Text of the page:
Ben Folds does a great cover of the Clash song LOST IN THE SUPERMARKET for the kids film Over the Hedge, which had to make the list. As did The Kinks with the very appropriate DEDICATED FOLLOWER OF FASHION. Check this clip from 1973. I love Ray Davies: “Let’s have a laugh, because no-one’s here for art.” Genius.

Chuck Berry refined and developed rhythm and blues into the major elements that made rock and roll distinctive, with lyrics focusing on teen life and consumerism. On this week’s show he went shopping for a car on NO MONEY DOWN.

Here’s De La Soul with their critique of hip-hoppin’, gold-diggin’ girlfriends on SHOPPING BAGS. Its from the underrated album The Grind Date:

Up here in the village of  Mullumbimby, the locals have lost the fight to stop a large Woolworths complex from being built in town. So I included a couple of songs for all those activists who are trying to preserve their quality of life.  First up, Jonathan Richman bemoans the disappearance of the CORNER STORE. We followed with a perfect partner, Eugene McDaniels with SUPERMARKET BLUES: “I’ve got the supermarket blues, If I could choose, its really them I’d like to lose.” Yes, indeedy.

Two very funny tunes on the list are They Might Be Giants’ I AM A GROCERY BAG and TOO HIGH FOR THE SUPERMARKET from The Uninvited. It’s tough finding the ingredients for a simple tuna sandwich in a huge supermarket, especially when focus is a problem. Hilarious.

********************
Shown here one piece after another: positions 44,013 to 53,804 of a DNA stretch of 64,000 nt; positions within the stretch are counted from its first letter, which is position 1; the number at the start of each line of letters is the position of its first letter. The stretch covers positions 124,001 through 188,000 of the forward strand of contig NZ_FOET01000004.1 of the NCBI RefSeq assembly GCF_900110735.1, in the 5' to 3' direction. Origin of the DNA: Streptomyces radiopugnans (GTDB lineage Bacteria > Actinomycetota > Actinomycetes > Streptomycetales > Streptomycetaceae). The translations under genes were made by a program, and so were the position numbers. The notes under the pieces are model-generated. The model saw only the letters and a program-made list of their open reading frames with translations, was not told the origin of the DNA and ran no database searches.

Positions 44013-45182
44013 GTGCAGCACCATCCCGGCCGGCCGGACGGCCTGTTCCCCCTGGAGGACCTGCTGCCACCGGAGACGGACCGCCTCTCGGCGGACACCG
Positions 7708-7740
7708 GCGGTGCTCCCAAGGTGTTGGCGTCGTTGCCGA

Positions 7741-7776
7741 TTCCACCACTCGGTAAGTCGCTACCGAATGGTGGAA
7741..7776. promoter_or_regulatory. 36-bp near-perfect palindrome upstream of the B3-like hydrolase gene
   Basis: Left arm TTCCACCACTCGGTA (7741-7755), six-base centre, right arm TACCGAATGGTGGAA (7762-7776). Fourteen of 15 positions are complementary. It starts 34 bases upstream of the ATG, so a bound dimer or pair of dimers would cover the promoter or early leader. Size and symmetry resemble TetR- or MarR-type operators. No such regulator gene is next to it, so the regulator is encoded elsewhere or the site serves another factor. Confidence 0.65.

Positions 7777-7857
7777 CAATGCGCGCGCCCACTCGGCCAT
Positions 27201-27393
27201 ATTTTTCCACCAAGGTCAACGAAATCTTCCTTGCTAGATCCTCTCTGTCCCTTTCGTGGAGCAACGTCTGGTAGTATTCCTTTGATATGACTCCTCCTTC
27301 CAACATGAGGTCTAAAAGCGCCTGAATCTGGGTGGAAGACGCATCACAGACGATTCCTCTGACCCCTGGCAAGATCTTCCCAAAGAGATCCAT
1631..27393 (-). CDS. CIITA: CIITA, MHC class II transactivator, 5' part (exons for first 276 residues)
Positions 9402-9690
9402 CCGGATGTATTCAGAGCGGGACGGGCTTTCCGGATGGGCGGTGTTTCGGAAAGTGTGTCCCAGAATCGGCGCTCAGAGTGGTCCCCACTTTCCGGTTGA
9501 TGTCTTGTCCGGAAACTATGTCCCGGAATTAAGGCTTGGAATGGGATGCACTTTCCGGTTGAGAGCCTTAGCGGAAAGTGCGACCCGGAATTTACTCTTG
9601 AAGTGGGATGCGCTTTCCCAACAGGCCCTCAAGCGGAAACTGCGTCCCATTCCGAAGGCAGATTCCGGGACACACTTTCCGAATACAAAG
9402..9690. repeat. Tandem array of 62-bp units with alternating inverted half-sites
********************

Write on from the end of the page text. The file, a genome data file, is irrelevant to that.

Fergie knows that shopping for labels is just shopping for affection on LABELS OF LOVE, from the soundtrack to the film Sex & The City, which is basically just a big ad for Manola’s etc.  The Beatles have a bit of advice for the shopaholic in all of us on CAN’T BUY ME LOVE.

I’m not a big fan of The Pet Shop Boys but their 1987 techno-pop tune SHOPPING, which is more about political corruption than a day in the mall, proved to be especially suitable for this week’s show.

Margo Timmins, of The Cowboy Junkies, is going to buy you something small and frail and plastic. As she puts it: ‘CAUSE CHEAP IS HOW I FEEL. Brilliant.

Dolly Parton is also a bit partial to a little metaphor on THE BARGAIN STORE. And lending a little gravity to the list was good ol’ boy Bruce Springsteen with QUEEN OF THE SUPERMARKET.

Jonathan Richman championed the LONELY LITTLE THRIFT STORE and Bruno Mars, with a little help from Damian Marley, sang about the LIQUOR STORE BLUES.

And then I happily welcomed the Swingin’ Cowgirls into the studio for a bit of a jam and a singalong. They are going to be performing at the upcoming charity fashion event, Spring into Bangalow, and going by what we saw on the show, it will be a great night. Here they are performing at another local event, earlier this year: